Memo To: To Website Fans, Browsers, Ordinary Journalists
From: Jude Wanniski
Re: The Citizen Journalist
If you only heard the audience response when Matt Drudge spoke at the National Press Club last June, you may have thought it was Saddam Hussein or Pol Pot they were kind of applauding as they held their noses. There are individual journalists who like the guy and some who admire him, but as an institution, the national press corps absolutely hates Matt Drudge. Here is a fellow who was never trained by a J-school, never worked for a newspaper or electronic media, got his first bits of news out of trash baskets, and now dominates journalism on the Internet with his awesome Drudge Report. Fringe reporters are supposed to stay in the corner and emote via low-circulation, no-advertising magazines printed on cheap paper. They are not supposed to rival Playboy.com in the number of people who tune in each day to get a look at what they are saying.
Whatever the disposition of the impeachment trial of President Clinton, history will record that its earliest developments were driven by Citizen Drudge. What he had to say about Monica Lewinsky and Linda Tripp and Lucianne Goldberg was so outrageous that it had to be no less than 90% bunk. And when he reported that Sid Blumenthal was a wife-beater, and had to retract the blatant falsehood in 24 hours and apologize, we were sure his reports probably were uniform in their irresponsibility. Now, a year later, Citizen Drudge has been vindicated to a point where it is fair to ask why the Responsible, Mainstream Press -- the trained professionals, the Pulitzer Prizewinners, the Best and Brightest of the Fourth Estate were caught with their pants down, so to speak.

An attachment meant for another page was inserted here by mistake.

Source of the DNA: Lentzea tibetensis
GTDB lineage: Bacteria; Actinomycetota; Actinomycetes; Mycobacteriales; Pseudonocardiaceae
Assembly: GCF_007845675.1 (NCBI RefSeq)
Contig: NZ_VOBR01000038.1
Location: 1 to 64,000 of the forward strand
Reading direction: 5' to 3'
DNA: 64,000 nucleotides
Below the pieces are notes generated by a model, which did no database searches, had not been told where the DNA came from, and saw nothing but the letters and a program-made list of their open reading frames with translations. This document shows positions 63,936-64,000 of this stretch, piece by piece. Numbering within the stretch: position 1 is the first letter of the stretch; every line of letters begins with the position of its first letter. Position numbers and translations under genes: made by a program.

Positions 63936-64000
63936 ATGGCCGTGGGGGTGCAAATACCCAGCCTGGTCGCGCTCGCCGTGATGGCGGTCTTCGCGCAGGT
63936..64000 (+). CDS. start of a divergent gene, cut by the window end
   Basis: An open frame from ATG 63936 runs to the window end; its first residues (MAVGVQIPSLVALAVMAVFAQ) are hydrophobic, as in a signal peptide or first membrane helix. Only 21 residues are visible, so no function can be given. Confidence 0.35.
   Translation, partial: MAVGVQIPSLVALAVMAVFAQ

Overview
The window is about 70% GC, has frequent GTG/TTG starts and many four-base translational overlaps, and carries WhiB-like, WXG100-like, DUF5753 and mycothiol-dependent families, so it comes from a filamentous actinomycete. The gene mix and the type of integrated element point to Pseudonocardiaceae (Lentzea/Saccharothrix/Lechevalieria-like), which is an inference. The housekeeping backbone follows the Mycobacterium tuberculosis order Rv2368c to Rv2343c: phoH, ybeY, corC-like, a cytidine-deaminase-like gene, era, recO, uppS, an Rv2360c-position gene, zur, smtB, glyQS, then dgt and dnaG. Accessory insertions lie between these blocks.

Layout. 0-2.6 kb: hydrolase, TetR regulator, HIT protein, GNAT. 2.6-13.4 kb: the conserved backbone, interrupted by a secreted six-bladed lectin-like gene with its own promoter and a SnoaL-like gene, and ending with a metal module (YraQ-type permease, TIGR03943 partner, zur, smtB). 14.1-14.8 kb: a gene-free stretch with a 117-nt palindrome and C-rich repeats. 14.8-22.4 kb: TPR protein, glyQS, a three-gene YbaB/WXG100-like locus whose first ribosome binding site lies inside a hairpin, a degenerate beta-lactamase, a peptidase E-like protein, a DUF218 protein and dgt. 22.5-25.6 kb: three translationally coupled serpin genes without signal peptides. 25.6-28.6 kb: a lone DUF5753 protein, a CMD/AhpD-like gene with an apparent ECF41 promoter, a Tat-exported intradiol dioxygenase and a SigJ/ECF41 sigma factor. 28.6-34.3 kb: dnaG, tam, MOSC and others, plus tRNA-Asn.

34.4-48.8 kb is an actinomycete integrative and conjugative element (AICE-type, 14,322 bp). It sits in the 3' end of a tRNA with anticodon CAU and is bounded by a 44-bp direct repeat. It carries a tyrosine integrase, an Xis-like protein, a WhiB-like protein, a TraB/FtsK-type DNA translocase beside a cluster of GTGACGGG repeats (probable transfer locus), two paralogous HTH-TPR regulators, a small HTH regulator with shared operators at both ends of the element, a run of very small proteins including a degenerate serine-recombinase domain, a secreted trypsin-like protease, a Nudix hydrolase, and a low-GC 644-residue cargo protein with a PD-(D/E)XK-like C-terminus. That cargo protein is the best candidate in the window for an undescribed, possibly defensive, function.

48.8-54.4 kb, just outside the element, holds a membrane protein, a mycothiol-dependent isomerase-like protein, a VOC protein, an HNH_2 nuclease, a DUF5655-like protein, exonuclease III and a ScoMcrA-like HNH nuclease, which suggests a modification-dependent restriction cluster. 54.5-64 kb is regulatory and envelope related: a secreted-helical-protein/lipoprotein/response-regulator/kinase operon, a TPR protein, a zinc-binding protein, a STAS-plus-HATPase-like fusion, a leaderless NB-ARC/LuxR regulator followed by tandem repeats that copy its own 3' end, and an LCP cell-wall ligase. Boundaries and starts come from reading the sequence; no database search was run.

Drudge knows the answer and he talked about it in an oblique sort of way at the press club. The Establishment Press — the mainstream press --- serves the status quo. If it leaves the prescribed limits of the mainstream, it upsets the set relationships of all those who share the core of political power. It shies from that which destabilizes because divergence carries risks that are ruinous to relationships and career paths. As a young journalist in Washington in the 1960s, I remember learning this lesson from a veteran Newsweek correspondent, Sam Schaffer, who told me that there were things he could write and things he could not. If a controversial story appeared on the front page of the NYTimes, he could write it for his magazine with some narrow embellishments. Otherwise, it would be spiked. He told me that he attended a House subcommittee meeting a few months earlier at which a vote was taken that could be interpreted as favoring abortion. He wrote the story up and sent it to New York where the editors said it looked suspicious and that it could not run. He mulled it over and took it to a reporter for the NYTimes, Bill Blair if memory serves. Blair checked it out and it appeared the next day in column one of the Times, at which point Sam's editor called and asked for a new take on the story.